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Looking for a book to curl up with this winter? Try these recommendations.

Winter is settling in. As the mercury drops and the snow begins to fall, you may be wrapping yourself up in a cozy blanket, pouring yourself a hot drink, and curling up with a good book. 

But what should you read? 

We asked members of the Northeastern community to recommend their favorite books for the cold weather—or a book that might make a good gift for a loved one this holiday season. The suggestions came from students, faculty, and staff across the university network.

Tap a book to see why, in their own words, the bookworm who recommended it considers it a worthy read.

The Code Breaker: Jennifer Doudna, Gene Editing, and the Future of the Human Race

Walter Isaacson

This is a compelling book on CRISPR/Cas9 based gene editing technology that Professor Jennifer Doudna at UC Berkeley and collegues invented, and for which she won the Nobel Prize. I personally recommend this book because the story is told elegantly by Walter Isaacson, author, journalist, and professor. It is a remarkable story of a woman scientist who overcame obstacles and went on to discover this amazing technology that can transform the human race. In addition to scientific breakthroughs, CRISPR gene editing also leads to several ethical questions that we have to address. I would recommend the book to all kinds of readers—from casual to those who can finish the book in one sitting. It is truly a page turner!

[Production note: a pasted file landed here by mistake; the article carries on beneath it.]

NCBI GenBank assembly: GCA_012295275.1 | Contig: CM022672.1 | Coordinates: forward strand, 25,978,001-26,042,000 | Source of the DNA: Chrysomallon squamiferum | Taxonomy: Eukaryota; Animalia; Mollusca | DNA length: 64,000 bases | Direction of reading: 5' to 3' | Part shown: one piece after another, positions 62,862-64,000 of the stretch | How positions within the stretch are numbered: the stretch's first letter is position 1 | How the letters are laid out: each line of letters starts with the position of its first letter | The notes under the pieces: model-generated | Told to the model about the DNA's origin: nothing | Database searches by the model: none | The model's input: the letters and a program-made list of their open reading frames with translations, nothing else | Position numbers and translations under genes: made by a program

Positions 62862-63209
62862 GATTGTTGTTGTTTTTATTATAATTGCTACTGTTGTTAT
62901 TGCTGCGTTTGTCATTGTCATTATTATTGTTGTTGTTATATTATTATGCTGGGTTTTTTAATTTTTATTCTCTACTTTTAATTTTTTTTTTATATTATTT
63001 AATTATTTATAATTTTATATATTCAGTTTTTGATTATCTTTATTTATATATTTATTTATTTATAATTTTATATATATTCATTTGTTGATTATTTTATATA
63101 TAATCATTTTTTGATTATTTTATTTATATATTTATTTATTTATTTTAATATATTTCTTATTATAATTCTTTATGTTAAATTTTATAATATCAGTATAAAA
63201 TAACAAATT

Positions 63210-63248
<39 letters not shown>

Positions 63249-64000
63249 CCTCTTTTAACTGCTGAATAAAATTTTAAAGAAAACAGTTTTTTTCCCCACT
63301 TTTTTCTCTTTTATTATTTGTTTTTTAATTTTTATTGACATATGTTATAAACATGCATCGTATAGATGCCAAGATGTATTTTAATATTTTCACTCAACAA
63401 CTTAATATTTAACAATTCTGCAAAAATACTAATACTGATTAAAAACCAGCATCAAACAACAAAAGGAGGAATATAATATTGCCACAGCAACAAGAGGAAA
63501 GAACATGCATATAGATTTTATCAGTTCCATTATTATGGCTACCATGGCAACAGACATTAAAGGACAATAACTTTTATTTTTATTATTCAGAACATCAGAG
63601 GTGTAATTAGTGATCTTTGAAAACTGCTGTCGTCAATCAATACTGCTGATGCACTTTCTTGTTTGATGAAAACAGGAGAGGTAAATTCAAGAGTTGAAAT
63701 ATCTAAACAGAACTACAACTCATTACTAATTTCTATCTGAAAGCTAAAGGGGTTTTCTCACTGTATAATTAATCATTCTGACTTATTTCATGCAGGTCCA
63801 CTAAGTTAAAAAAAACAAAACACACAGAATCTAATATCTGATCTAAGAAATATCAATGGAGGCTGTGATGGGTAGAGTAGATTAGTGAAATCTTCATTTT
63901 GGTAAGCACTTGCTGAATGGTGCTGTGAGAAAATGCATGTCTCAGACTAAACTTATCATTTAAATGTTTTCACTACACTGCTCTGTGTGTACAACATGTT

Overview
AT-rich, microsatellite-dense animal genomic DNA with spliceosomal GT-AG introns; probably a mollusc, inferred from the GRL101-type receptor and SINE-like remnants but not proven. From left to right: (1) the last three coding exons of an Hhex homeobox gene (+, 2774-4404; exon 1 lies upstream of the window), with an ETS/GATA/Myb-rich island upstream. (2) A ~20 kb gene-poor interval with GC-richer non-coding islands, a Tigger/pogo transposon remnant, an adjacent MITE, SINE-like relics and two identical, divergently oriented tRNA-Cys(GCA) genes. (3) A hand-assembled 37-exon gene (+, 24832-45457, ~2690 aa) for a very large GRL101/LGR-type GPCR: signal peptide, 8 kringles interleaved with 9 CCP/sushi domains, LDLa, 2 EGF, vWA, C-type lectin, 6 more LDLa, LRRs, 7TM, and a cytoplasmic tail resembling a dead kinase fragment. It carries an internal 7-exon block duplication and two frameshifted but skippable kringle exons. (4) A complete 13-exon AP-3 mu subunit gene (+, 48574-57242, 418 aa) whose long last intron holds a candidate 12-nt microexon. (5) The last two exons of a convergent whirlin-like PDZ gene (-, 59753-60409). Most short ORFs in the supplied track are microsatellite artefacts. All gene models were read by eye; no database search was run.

Mansoor Amiji, University Distinguished Professor of Pharmaceutical Sciences and Chemical Engineering

Such a Fun Age

Kiley Reid

Set in Philadelphia, this story grapples with issues of relationships, privilege, and consent against the backdrop of a racial incident experienced by one of the main characters and the seemingly good-intentioned efforts of her community to be supportive. I appreciate this book for the courageous conversations between characters and the ones they have with themselves about a culturally taboo topic such as race. This book is definitely for an adult reader and those interested in observing the ways art imitates life.

Wendi S. Williams, Dean of the School of Education, Mills College

red book cover

This is What Democracy Looked Like: A Visual History of the Printed Ballot